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By: GOH KylanEdited by: Editor

Carrie Lam: HK youth should move to Hainan for jobs and the chicken

  • 2021-04-21

Chief Executive Carrie Lam Cheng Yuet-ngor said she hoped more Hong Kong youth would embark on careers in Hainan on Tuesday. In a social media post, the city’s leader said Hainan officials will be thrilled to provide employment and entrepreneurship opportunities for Hongkongers. “I hope to see young people from Hong Kong go to Hainan for internship, employment and entrepreneurship and enjoy the shadow of the coconut trees and the Hainanese chicken rice that Hong Kong people love,” she said after attending the Boao Forum for Asia Annual Conference 2021. Mrs Lam’s mention of Hainanese chicken rice went viral on the internet. “Hainanese chicken rice is a Singaporean and Malaysian cuisine. You should apologize to the people of Singapore and Malaysia,” a netizen commented on her post. “Go for it, Mrs Lam! As a special economic zone, Hainan Island is full of opportunities,” another netizen commented. In April 2018, President Xi Jinping announced the entire Hainan Island will be turned into an international free trade port. The massive project is expected to be completed by 2035, with many Chinese netizens saying it is a move believed to replace Hong Kong. “I think Hainan will not replace Hong Kong, because Hong Kong has its uniqueness such as the judicial system. Although this has been continuously weakened in recent years, it is still better than Hainan,” said Jolyn Choi, a student at the University of Hong Kong. “I would not go to Hainan for Hainanese chicken rice as well. Why not go to Singapore?” Ms Choi added. Mrs Lam left Hainan for Guangzhou, where she will attend the meeting of the Leading Group for the Development of the Guangdong-Hong Kong-Macao Greater Bay Area tomorrow.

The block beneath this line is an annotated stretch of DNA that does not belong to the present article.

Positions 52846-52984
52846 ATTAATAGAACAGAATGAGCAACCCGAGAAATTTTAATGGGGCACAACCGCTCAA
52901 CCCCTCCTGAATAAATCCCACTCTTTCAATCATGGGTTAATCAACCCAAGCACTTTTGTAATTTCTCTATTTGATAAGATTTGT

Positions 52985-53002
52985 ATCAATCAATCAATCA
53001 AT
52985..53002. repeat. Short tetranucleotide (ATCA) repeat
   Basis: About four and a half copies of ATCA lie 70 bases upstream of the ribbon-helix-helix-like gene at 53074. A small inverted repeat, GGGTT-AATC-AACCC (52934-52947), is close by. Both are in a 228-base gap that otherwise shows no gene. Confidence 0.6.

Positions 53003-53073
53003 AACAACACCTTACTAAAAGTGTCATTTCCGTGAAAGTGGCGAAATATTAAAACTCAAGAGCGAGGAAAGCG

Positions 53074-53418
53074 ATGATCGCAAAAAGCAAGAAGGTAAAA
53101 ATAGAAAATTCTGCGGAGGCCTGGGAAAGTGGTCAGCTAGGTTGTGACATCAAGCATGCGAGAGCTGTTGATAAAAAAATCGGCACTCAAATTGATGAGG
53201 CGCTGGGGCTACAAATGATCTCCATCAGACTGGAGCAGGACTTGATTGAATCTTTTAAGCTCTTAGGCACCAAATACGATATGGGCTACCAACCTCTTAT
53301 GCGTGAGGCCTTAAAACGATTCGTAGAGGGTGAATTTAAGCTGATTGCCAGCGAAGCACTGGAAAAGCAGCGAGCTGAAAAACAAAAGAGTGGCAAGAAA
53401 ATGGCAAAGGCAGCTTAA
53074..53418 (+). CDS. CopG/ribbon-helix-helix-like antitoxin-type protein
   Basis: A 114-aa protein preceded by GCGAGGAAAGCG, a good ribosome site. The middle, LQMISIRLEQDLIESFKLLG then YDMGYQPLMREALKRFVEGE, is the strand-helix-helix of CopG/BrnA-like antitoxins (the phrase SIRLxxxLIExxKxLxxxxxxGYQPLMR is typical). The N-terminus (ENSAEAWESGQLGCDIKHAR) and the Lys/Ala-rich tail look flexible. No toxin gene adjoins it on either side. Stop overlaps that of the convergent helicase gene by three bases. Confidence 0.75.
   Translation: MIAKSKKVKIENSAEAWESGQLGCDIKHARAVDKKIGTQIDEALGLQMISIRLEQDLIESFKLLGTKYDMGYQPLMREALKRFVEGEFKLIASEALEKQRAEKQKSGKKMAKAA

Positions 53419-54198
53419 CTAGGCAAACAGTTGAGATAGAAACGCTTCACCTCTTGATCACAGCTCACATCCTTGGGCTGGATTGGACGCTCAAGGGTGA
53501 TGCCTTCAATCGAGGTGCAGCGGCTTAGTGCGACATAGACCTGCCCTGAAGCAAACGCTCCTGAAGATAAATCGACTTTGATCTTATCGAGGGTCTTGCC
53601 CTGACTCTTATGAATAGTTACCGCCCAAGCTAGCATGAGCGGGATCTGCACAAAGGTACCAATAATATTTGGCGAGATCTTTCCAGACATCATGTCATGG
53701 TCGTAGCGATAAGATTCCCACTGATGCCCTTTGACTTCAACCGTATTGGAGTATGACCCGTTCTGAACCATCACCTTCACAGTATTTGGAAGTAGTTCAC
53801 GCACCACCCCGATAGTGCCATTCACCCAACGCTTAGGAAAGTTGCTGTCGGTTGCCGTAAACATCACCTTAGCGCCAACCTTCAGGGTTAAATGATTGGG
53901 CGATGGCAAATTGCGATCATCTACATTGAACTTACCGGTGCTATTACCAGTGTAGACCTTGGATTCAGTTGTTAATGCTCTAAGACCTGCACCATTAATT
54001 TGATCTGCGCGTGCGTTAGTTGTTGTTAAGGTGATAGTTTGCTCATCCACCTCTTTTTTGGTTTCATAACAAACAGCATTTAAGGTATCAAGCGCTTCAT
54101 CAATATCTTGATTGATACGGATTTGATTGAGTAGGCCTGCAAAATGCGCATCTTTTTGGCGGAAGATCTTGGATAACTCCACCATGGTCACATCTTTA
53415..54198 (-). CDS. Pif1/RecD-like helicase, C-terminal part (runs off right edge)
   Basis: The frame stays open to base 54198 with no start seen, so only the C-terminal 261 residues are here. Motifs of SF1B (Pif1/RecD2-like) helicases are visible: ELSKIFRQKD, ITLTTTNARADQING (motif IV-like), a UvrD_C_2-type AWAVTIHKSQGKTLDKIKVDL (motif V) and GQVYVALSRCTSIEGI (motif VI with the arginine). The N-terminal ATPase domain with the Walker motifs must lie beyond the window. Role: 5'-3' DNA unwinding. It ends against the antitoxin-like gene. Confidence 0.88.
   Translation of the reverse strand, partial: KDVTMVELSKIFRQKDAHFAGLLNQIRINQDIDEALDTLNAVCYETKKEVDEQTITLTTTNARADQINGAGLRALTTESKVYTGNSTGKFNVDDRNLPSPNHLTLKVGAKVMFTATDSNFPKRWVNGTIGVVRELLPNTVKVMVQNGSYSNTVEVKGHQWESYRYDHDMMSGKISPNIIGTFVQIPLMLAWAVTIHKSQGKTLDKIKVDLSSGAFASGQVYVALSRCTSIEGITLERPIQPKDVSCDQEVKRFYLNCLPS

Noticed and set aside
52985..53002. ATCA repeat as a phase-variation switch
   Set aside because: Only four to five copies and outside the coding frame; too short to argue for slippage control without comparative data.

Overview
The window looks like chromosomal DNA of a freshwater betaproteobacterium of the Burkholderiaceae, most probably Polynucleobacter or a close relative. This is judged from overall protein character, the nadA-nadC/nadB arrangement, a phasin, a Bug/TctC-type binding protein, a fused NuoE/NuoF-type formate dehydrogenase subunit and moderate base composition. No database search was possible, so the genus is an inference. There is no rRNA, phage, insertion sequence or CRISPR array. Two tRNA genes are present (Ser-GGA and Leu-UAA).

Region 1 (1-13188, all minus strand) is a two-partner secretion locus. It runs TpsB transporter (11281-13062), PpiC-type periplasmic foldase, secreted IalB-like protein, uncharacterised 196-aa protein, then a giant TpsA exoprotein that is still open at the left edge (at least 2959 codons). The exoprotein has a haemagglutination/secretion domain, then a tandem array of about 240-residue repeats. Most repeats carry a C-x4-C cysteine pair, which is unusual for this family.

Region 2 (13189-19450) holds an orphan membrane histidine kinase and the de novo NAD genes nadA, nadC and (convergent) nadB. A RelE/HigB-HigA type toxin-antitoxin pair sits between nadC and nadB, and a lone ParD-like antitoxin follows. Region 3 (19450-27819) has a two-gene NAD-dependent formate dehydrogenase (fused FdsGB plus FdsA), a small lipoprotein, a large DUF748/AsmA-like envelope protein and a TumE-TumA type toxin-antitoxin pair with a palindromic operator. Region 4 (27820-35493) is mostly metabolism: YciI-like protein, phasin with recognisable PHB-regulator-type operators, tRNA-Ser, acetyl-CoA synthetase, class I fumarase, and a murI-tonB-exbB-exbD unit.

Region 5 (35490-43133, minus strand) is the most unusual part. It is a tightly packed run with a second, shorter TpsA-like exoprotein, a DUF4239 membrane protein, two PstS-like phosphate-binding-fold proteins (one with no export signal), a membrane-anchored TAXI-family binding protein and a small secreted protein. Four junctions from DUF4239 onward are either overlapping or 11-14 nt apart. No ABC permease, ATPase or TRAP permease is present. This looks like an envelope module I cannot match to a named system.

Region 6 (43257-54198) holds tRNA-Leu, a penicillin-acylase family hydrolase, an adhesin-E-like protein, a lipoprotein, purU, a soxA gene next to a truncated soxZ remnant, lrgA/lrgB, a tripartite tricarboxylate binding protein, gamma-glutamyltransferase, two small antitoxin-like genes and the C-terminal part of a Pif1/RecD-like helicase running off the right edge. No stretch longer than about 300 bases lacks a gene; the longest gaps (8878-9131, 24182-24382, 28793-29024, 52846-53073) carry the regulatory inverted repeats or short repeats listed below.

Hong Kong should consider dropping Astrazeneca vaccine, top pandemic advisors say

  • 2021-04-07

Hong Kong should cancel 7.5 million doses of the AstraZeneca expected to arrive in July, according to Dr. David Hui, a Covid-19 government advisor. Speaking on a Commercial Radio programme, the respiratory disease expert said the AstraZeneca vaccine only provided 10% protection against the South African variant, a strain which might be more infectious. Dr Hui also suggested the government should suspend its purchase of the AstraZeneca vaccine because it might cause blood clots. He added the government could instead look for other vaccines which can cover the South Africa variant, or some second-generation vaccines. Dr Hui’s advice was echoed by Dr. Ho Pak-leung, another Covid-19 advisor, who also said the authorities should withdraw the AstraZeneca vaccine if it is found to be related with blood clots. In February, the Astrazeneca vaccine was suspended in at least ten European countries after reports of several deaths among vaccine recipients. German health authorities announced last week that people aged 60 years and over will be eligible for the vaccine. The uncertainty of the situation has changed some people’s vaccination plan. Kitty Sze, a 21-year-old student studying in the UK, said she might consider other vaccines such as the BioNTech jab. “I was originally going to take the AstraZeneca vaccine during the summer and go back to the UK for in-person classes. But my parents have urged me not to take this vaccine. I am worried too,” said Ms Sze. Currently, the European Medicines Agency is conducting an investigation on the vaccine and a conclusion is expected to be released shortly.